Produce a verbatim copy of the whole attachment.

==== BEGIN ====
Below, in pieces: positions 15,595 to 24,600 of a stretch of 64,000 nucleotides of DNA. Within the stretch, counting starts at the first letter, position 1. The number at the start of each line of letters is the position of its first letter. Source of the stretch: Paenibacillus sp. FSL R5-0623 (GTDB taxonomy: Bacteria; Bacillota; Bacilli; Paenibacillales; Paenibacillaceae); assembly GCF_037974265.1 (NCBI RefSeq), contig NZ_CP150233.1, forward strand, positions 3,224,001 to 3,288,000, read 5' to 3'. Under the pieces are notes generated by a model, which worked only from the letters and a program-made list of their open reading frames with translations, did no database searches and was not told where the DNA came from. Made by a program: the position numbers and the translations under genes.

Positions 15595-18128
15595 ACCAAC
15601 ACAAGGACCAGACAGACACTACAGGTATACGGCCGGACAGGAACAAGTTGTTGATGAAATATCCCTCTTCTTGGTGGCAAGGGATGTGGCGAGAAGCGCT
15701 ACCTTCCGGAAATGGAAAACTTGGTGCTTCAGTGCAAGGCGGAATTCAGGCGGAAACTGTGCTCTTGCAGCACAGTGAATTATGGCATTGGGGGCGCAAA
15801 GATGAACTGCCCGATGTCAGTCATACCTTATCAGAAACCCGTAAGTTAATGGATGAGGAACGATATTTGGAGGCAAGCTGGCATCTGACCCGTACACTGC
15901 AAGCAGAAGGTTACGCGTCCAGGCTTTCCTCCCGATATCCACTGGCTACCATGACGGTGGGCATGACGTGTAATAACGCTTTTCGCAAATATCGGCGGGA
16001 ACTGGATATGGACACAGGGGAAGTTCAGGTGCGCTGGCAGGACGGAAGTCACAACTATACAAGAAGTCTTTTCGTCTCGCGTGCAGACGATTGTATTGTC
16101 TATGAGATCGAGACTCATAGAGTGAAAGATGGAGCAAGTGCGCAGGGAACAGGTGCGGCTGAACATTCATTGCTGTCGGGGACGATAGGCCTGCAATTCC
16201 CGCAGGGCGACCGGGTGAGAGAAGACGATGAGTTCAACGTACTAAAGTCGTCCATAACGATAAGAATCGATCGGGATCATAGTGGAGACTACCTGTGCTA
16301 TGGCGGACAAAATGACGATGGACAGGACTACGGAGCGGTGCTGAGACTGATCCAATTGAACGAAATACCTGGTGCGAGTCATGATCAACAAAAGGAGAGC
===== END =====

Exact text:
Below, in pieces: positions 15,595 to 24,600 of a stretch of 64,000 nucleotides of DNA. Within the stretch, counting starts at the first letter, position 1. The number at the start of each line of letters is the position of its first letter. Source of the stretch: Paenibacillus sp. FSL R5-0623 (GTDB taxonomy: Bacteria; Bacillota; Bacilli; Paenibacillales; Paenibacillaceae); assembly GCF_037974265.1 (NCBI RefSeq), contig NZ_CP150233.1, forward strand, positions 3,224,001 to 3,288,000, read 5' to 3'. Under the pieces are notes generated by a model, which worked only from the letters and a program-made list of their open reading frames with translations, did no database searches and was not told where the DNA came from. Made by a program: the position numbers and the translations under genes.

Positions 15595-18128
15595 ACCAAC
15601 ACAAGGACCAGACAGACACTACAGGTATACGGCCGGACAGGAACAAGTTGTTGATGAAATATCCCTCTTCTTGGTGGCAAGGGATGTGGCGAGAAGCGCT
15701 ACCTTCCGGAAATGGAAAACTTGGTGCTTCAGTGCAAGGCGGAATTCAGGCGGAAACTGTGCTCTTGCAGCACAGTGAATTATGGCATTGGGGGCGCAAA
15801 GATGAACTGCCCGATGTCAGTCATACCTTATCAGAAACCCGTAAGTTAATGGATGAGGAACGATATTTGGAGGCAAGCTGGCATCTGACCCGTACACTGC
15901 AAGCAGAAGGTTACGCGTCCAGGCTTTCCTCCCGATATCCACTGGCTACCATGACGGTGGGCATGACGTGTAATAACGCTTTTCGCAAATATCGGCGGGA
16001 ACTGGATATGGACACAGGGGAAGTTCAGGTGCGCTGGCAGGACGGAAGTCACAACTATACAAGAAGTCTTTTCGTCTCGCGTGCAGACGATTGTATTGTC
16101 TATGAGATCGAGACTCATAGAGTGAAAGATGGAGCAAGTGCGCAGGGAACAGGTGCGGCTGAACATTCATTGCTGTCGGGGACGATAGGCCTGCAATTCC
16201 CGCAGGGCGACCGGGTGAGAGAAGACGATGAGTTCAACGTACTAAAGTCGTCCATAACGATAAGAATCGATCGGGATCATAGTGGAGACTACCTGTGCTA
16301 TGGCGGACAAAATGACGATGGACAGGACTACGGAGCGGTGCTGAGACTGATCCAATTGAACGAAATACCTGGTGCGAGTCATGATCAACAAAAGGAGAGC